Wednesday, March 19, 2008
By Tom Barnes, Post-Gazette Harrisburg Bureau
HARRISBURG — Some Republican legislators want to create a special bipartisan committee to find out “what did the state Gaming Control Board know and when did it know it?”
Specifically, state Reps. Curt Schoder of Chester, Doug Reichley of Lehigh, Mike Vereb of Montgomery and others asked yesterday, did the gaming board know about a state police perjury investigation of slots applicant Louis DeNaples before it awarded him a slots license on Dec. 20, 2006?
Some board members have said that state police never told them that Mr. DeNaples, a northeastern Pennsylvania businessman, was being investigated by state police for perjury at the time he was given the license. If they had known, board members said, they’d have delayed awarding him the license.
But Col. Jeffrey Miller, state police commissioner, recently told the House Appropriations Committee that board members must have known, or at least should have known, about the perjury probe because gaming board officials had given state police some transcripts of Mr. DeNaples’ sworn testimony to the gaming board’s Bureau of Investigation and Enforcement in August and September 2006.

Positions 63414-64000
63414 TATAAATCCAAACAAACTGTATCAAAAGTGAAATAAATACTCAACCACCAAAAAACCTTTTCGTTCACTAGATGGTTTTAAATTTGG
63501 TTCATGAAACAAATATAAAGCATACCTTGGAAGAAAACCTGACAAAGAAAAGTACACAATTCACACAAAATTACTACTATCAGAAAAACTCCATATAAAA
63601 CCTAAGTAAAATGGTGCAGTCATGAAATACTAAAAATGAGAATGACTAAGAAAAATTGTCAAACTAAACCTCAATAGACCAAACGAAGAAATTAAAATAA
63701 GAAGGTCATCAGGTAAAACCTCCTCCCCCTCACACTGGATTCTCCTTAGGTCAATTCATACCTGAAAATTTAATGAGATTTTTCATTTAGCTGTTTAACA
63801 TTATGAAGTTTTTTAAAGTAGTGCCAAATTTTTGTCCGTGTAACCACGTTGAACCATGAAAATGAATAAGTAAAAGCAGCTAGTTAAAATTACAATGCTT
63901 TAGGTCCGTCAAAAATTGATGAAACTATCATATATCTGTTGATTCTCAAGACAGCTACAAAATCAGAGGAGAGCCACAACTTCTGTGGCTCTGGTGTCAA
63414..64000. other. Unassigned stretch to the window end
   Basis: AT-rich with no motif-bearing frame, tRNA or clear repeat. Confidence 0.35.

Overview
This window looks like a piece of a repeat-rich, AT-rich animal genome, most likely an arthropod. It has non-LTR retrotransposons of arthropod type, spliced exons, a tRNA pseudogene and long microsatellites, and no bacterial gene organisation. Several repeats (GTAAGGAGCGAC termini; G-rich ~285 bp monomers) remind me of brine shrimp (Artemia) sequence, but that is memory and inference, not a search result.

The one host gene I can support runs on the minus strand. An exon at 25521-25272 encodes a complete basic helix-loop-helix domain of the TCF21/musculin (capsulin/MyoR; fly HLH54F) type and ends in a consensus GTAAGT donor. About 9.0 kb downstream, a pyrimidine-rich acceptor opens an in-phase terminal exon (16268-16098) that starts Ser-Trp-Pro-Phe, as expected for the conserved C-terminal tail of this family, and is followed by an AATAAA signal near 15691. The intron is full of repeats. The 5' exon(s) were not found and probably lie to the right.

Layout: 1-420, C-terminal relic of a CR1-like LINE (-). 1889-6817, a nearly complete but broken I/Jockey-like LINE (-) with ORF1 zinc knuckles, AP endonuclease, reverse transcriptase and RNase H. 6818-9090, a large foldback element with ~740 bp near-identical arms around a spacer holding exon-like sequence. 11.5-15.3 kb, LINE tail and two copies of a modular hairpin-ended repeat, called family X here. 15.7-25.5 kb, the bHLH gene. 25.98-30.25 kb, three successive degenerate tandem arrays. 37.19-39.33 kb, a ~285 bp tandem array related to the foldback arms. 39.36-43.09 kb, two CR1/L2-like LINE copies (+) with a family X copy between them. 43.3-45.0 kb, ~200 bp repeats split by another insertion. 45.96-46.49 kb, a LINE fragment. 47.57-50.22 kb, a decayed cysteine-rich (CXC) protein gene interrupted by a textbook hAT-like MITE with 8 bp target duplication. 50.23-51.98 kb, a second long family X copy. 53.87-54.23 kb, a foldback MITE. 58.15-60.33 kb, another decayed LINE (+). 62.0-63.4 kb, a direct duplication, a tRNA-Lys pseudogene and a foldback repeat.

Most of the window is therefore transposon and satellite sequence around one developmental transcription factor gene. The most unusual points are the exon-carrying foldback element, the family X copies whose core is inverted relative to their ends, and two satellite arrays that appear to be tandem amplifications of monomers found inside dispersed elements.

“We want the truth,” said Mr. Vereb. “We are trying to restore the integrity of the process used to award slots licenses.”
When legislators return March 31, the GOP will put forth a resolution to set up a 10-member committee, half Democrats and half Republicans, with the power to subpoena board members, state police officials and others, to try to find out who knew what and when.
The Republican legislators denied they are pursuing a political witch hunt designed to embarrass Democratic Gov. Ed Rendell, a big backer of slots, or the gaming board, three of whose seven members he selected.
Bureau Chief Tom Barnes can be reached at firstname.lastname@example.org or 717-787-4254.
First published on March 19, 2008 at 12:00 am